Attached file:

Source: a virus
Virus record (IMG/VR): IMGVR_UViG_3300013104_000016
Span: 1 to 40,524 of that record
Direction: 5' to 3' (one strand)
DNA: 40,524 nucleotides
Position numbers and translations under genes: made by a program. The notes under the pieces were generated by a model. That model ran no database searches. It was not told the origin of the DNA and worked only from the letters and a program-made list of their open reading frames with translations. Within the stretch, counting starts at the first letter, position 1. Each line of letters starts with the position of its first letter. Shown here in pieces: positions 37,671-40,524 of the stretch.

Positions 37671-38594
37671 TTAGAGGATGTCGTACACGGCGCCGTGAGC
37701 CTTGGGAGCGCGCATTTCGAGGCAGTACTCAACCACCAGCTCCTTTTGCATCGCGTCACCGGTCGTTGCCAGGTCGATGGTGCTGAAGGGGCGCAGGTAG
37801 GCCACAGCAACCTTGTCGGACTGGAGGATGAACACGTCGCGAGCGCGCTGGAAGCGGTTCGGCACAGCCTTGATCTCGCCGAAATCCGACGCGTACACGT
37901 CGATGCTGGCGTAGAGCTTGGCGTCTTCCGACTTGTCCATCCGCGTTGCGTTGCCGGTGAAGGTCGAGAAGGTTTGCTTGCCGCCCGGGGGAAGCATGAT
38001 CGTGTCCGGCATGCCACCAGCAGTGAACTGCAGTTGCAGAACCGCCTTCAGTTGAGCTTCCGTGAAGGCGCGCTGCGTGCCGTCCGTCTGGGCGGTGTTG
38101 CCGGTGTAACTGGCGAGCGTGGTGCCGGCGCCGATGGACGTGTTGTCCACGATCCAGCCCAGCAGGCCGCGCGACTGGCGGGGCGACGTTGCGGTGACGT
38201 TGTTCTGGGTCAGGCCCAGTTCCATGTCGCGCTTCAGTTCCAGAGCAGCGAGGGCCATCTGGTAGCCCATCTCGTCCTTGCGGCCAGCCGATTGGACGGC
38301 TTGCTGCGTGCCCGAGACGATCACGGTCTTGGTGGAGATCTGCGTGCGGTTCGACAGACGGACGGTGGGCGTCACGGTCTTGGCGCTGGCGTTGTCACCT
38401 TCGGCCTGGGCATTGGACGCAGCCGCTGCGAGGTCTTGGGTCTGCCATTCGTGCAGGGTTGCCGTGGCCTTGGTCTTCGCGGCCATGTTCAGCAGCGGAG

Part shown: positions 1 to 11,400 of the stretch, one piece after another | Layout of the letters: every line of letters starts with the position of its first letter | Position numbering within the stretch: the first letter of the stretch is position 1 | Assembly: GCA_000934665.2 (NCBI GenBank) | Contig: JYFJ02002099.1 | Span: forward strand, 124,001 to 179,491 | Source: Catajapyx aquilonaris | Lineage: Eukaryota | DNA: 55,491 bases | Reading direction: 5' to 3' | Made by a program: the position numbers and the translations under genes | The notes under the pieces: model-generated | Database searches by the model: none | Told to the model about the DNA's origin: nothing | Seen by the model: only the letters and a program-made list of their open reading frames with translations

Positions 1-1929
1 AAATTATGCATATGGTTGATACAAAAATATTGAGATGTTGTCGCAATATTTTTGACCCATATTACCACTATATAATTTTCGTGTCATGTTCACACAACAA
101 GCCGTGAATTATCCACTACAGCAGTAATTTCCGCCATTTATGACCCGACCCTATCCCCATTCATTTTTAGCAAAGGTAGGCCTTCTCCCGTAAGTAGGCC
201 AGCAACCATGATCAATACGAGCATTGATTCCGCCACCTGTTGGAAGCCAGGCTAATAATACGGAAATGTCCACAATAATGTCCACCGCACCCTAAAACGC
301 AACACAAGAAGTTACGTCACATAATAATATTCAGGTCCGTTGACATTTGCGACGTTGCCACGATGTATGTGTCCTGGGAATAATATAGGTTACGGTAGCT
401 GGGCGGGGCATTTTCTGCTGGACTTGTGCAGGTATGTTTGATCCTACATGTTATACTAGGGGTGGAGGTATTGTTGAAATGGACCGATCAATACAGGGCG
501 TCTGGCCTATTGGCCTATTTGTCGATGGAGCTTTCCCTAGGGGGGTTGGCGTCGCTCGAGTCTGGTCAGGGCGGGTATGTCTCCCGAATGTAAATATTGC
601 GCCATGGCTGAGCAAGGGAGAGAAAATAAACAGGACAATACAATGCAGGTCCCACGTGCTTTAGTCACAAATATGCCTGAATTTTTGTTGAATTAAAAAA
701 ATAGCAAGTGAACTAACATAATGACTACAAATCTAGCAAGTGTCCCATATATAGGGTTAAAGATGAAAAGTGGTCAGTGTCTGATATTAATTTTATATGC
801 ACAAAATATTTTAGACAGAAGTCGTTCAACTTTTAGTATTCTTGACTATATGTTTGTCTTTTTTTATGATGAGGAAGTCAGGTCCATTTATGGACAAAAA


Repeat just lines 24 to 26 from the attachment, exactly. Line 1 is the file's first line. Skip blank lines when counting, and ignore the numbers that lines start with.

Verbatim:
501 TCTGGCCTATTGGCCTATTTGTCGATGGAGCTTTCCCTAGGGGGGTTGGCGTCGCTCGAGTCTGGTCAGGGCGGGTATGTCTCCCGAATGTAAATATTGC
601 GCCATGGCTGAGCAAGGGAGAGAAAATAAACAGGACAATACAATGCAGGTCCCACGTGCTTTAGTCACAAATATGCCTGAATTTTTGTTGAATTAAAAAA
701 ATAGCAAGTGAACTAACATAATGACTACAAATCTAGCAAGTGTCCCATATATAGGGTTAAAGATGAAAAGTGGTCAGTGTCTGATATTAATTTTATATGC